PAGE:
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May the rule be with you ;)

Actuaries are not famous for their sense of humour. Sometimes, they exhibit a remarkable sense of it though!

A second year undergrad student is familiar with the following formula,

EX=\int_{0}^{\infty }{\left( 1-F(x) \right)dx},

where X is a random variable satisfying X\ge 0 with probability 1. Most call 1-F(x)\, the right tail and others the survival function of X,denoted by S(x)\ . This is a really convenient way to calculate expected values instead of using integration by parts.

Actuaries find this quite handy especially when dealing with deductibles that shift the variable or stop limits that truncate the variable from above. The first is usually treated whether the latter makes no real difference as the survival function will be 0 over the stop limit.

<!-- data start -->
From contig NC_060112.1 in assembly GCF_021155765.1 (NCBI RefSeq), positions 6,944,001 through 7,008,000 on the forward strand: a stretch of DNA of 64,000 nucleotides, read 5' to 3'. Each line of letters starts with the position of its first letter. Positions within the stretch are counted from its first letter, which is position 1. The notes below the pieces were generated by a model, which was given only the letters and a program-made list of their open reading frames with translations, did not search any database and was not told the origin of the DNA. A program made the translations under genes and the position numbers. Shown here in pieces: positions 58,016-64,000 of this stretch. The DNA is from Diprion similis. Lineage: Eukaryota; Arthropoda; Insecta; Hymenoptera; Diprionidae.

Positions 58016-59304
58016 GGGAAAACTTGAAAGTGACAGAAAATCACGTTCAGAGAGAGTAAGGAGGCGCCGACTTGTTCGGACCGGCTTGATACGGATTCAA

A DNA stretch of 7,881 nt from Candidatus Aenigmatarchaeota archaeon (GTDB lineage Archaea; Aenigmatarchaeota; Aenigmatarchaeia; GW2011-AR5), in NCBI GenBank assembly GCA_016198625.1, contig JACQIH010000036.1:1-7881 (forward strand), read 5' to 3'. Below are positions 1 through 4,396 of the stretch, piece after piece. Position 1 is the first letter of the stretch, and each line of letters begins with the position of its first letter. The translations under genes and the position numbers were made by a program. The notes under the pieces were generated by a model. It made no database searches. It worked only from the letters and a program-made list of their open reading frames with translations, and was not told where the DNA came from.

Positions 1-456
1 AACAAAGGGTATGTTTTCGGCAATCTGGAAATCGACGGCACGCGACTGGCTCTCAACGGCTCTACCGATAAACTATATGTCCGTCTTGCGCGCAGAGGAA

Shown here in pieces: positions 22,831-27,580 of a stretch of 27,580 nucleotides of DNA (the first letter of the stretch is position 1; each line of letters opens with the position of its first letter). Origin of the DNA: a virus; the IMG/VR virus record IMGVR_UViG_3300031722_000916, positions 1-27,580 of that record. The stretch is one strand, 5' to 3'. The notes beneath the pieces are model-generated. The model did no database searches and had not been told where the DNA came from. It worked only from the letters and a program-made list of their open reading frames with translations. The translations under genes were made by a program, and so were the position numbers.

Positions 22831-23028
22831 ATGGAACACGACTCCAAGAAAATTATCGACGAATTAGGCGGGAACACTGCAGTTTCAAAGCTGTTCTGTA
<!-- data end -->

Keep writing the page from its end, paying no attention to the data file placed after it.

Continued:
Where’s the joke that actuaries tipped in? Well, they called this the Darth Vader Rule given that Darth Vader was a true survivor…

Below you can see the expected value of a Gamma(2,5) random variable.

To get the plot it’s easy with Mathematica for instance.

Plot[CDF[GammaDistribution[2, 5], x], {x, 0, 25}, PlotRange -> {{0, 29}, {0, 1}}, Filling -> Top]

Next calculate the expected value.

Integrate[1 – CDF[GammaDistribution[2, 5], z], {z, 0, 25}] // N

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